BSP treading carefully as US poised to raise interest rates
Kathleen A. Martin (The Philippine Star) - January 20, 2015 - 12:00am

MANILA, Philippines - The Bangko Sentral ng Pilipinas said it is treading carefully as markets brace for a rise in interest rates in the US, which could lead to massive capital outflows from the Philippines.

“We have to be very careful in terms of monetary policy. While it’s true that inflation is trending downwards, we have to weigh this relative to the expected tightening of US monetary policy,” BSP Deputy Governor Diwa C. Guinigundo said.

“If there is a severe reaction to the US tightening, some cross-border outflows of capital can ensue. That can influence demand for dollars,” Guinigundo said.

The US Federal Reserve last month signaled interest rates may start rising this year although Fed chairman Janet Yellen said rates would remain near-zero for “at least a couple of meetings.”

The US central bank, after the global financial crisis of 2008, kept rates near-zero and started buying massive quantities of assets to boost economic growth and stabilize the financial system.

The Fed started decreasing the value of its monthly asset purchases in January last year and finally ended the stimulus in October.

The BSP’s policy-making Monetary Board has kept key rates steady in October and December last year after hiking the overnight borrowing and overnight lending rates for two consecutive meetings earlier.

The decision to leave key rates unchanged was due to inflation expectations falling within the target ranges for 2014 until 2016.

Inflation last year peaked between May and August but improvements in supply conditions and declining oil prices have helped lower the rate and keep it within the three- to five-target range for 2014.

Inflation averaged 4.1 percent last year, and the central bank expects this to ease further to just three percent this year, well-within the two- to four-percent goal for 2015 and 2016.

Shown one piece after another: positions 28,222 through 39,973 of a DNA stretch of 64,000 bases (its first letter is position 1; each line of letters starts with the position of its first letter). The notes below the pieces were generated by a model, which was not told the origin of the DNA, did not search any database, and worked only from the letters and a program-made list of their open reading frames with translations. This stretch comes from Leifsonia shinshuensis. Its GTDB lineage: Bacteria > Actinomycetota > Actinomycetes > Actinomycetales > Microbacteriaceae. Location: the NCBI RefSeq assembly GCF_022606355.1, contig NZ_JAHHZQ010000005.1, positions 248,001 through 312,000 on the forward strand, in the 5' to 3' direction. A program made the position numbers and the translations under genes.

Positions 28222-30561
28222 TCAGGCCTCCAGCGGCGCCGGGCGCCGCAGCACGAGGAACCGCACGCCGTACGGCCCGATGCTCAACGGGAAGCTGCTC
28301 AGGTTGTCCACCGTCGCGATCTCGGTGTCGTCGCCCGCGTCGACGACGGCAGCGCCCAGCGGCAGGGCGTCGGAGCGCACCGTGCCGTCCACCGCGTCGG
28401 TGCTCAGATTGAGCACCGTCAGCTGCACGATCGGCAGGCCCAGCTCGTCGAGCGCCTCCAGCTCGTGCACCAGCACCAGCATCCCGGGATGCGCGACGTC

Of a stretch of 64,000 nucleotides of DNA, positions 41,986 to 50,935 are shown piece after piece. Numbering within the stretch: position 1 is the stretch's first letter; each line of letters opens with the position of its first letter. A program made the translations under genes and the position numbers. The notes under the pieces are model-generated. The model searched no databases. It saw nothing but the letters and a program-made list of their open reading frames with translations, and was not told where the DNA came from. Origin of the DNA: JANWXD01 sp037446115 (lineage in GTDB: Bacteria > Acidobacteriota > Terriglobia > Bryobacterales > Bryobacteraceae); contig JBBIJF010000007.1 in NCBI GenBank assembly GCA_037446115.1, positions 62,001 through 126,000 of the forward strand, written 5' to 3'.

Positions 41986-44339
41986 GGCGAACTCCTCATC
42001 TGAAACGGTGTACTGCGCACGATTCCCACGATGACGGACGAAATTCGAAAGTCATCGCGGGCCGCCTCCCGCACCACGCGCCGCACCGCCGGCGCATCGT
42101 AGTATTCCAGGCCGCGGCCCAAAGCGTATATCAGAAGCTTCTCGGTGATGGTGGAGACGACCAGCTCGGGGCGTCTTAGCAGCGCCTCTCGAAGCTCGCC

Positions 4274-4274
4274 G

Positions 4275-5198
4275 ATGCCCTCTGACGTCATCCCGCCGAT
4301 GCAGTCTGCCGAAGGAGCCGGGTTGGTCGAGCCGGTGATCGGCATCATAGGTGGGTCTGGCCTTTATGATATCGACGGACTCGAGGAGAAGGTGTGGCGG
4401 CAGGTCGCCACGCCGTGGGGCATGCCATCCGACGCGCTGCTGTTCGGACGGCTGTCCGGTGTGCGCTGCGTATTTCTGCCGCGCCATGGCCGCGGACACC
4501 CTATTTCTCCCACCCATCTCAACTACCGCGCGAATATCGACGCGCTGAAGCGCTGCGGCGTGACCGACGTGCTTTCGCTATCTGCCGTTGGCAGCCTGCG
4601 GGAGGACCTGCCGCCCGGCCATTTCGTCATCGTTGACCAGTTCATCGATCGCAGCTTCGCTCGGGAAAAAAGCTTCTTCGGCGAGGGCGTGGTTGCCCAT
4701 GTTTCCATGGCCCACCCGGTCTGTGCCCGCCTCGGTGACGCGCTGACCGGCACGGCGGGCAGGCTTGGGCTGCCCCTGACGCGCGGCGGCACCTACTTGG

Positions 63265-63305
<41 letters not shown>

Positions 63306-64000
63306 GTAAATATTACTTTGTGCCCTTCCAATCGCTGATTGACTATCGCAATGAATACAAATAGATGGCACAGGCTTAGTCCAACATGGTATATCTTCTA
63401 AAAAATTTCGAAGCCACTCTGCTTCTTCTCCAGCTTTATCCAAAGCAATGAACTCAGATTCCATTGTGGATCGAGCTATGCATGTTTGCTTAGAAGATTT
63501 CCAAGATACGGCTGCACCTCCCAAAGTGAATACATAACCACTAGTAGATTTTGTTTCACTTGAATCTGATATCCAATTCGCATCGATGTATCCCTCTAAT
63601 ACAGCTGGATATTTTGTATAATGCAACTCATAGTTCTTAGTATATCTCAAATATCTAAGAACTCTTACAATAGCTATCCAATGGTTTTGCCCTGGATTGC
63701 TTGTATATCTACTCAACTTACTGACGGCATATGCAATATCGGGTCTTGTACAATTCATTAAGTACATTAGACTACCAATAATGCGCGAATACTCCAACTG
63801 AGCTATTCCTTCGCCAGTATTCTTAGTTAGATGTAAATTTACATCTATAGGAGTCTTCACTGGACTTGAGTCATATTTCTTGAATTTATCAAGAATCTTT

“The decline in oil prices gives us more room in monetary policy,” Guinigundo noted.

The Monetary Board will revisit policy settings next on Feb. 12.

Last year, the BSP has also hiked the banks’ reserve requirement ratios and the Special Deposit Account rate in order to rein in excessive liquidity growth.

Latest data showed M3—the broadest measure of domestic liquidity—expanded by only nine percent to P7.304 trillion in November, slower than the 15.4 percent in October and the 16.2 percent in September.

M3 growth hit 30 percent in July 2013 and remained above that level for another nine months following a 150-basis point reduction in the SDA rate in early 2013 and the restriction of investment management accounts or singular fund accounts offered to retail investors in the same facility.

“It has gone down. One explanation is base effects, while the other is there was also some mopping up from the previous monetary policy moves,” Guinigundo said.



  • Latest
  • Trending
Are you sure you want to log out?
Login is one of the most vibrant, opinionated, discerning communities of readers on cyberspace. With your meaningful insights, help shape the stories that can shape the country. Sign up now!

or sign in with